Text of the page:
Information is the assertion of a fact within a context. For instance, merely to state a number or percentage is not information- there is no context for these bits of data.
Information occurs when you relate them together- for example, The population of New York in 2000 was 8.000,000, an increase of 9% over the year before. The two pieces of data are brought in to relation to one another. That is information.
Propaganda relies on information to be effective, but propaganda will assert and highlight pieces of information out of context and exclude other information which may contradict or throw doubt on an idea. The selective inclusion of certain information will support the point of view the propaganda has been created to serve.
Propaganda is always the work of entities with bias- whether individuals or institutions. The goal of propaganda is to evoke a particular attitude in the reader. Political speeches are often a form of propaganda, since they have as their express goal influencing the thinking of voters. There is a wide array of propagandistic techniques, from outright lies to selective omission of fact.
Many Tweets can be characterized as propaganda, since they are written with the express purpose of swaying public opinion in the absence of documented facts.
Or consider the following from the Republican National Committee Press Release page:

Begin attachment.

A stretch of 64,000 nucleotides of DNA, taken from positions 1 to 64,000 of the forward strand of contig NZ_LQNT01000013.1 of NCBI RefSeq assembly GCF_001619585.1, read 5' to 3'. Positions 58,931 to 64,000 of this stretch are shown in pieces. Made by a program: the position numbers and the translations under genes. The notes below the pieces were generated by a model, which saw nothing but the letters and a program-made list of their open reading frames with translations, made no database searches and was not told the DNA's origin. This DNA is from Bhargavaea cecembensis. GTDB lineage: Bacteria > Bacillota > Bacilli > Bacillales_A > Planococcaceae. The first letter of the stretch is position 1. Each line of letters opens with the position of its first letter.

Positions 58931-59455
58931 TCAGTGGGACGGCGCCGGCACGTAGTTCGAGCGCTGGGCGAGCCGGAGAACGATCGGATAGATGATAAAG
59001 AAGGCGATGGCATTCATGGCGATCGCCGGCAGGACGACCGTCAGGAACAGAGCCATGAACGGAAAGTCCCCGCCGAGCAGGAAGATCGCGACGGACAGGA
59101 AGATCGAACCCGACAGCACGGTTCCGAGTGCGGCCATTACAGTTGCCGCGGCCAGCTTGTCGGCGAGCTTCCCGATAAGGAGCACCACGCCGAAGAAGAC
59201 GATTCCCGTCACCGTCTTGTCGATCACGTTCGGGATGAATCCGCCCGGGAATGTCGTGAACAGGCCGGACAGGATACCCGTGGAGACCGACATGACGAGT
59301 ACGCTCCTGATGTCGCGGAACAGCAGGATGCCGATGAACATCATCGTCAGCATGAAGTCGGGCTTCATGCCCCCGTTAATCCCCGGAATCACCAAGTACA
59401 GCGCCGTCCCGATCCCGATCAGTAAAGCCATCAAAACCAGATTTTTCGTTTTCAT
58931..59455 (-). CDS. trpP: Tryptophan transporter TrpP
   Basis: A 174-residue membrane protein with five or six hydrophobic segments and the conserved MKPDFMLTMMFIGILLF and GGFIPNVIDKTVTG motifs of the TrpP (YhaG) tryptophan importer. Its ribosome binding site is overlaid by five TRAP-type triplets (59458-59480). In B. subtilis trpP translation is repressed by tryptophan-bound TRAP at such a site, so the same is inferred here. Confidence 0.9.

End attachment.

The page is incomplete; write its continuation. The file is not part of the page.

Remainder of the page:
Notice the tendentious tone, and assertion of unsupported facts. Also, overuse of quotation marks, presumably to indicate irony.
Misinformation consists of the passing on of incorrect information without any special bias- similar to misspeaking. Gossip, rumor, and some public figures offer many examples of misinformation without malicious intent.
Presumably President Bush's intent in the remark quoted above was not to reassure the American people that the government would work to increase the number of fatal shootings.
Another form of misinformation are urban legends- although they are passed along as if true, they are never associated with evidence or documentation.
The Snopes website examines and debunks urban legends.
Disinformation consists of lies. It is pernicious because there is nothing obvious about disinformation when you encounter it on the internet or in research- it appears to be like any other source. Scholars have to be vigilant about the source of articles- who is behind the journal, the website, the university? Does the individual or group have a strongly held belief system which might influence their publications? Is there an ovararching goal which all their published work supports?
Don't automatically trust what you find on the internet. If you don't know who wrote it, or can't validate the identity of the author, you have no way of knowing if their information is true.